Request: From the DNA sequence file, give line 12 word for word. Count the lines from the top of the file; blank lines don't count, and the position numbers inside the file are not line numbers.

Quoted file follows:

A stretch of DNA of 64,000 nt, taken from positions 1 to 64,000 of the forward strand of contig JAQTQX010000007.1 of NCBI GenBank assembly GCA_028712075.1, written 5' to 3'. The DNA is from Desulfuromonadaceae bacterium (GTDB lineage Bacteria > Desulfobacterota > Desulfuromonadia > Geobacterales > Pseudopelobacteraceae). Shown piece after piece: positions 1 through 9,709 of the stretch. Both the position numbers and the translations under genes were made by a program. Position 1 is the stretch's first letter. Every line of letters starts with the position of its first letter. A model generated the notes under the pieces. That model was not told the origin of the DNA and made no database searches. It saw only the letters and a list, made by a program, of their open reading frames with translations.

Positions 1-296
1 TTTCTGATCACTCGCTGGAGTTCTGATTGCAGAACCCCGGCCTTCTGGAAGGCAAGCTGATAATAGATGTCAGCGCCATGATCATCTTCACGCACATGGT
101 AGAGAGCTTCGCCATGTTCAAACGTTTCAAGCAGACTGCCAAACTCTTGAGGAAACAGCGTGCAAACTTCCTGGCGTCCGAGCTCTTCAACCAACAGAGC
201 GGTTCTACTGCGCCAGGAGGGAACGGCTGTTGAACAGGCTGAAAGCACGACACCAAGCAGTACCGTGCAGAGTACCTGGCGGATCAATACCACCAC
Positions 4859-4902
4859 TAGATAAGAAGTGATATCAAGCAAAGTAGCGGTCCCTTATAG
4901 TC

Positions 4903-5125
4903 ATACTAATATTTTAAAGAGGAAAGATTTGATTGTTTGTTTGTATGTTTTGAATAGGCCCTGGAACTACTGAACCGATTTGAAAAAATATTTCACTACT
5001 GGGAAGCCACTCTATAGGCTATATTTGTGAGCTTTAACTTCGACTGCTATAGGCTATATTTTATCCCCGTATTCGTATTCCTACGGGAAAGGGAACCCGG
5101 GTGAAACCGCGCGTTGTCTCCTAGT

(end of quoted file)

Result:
5101 GTGAAACCGCGCGTTGTCTCCTAGT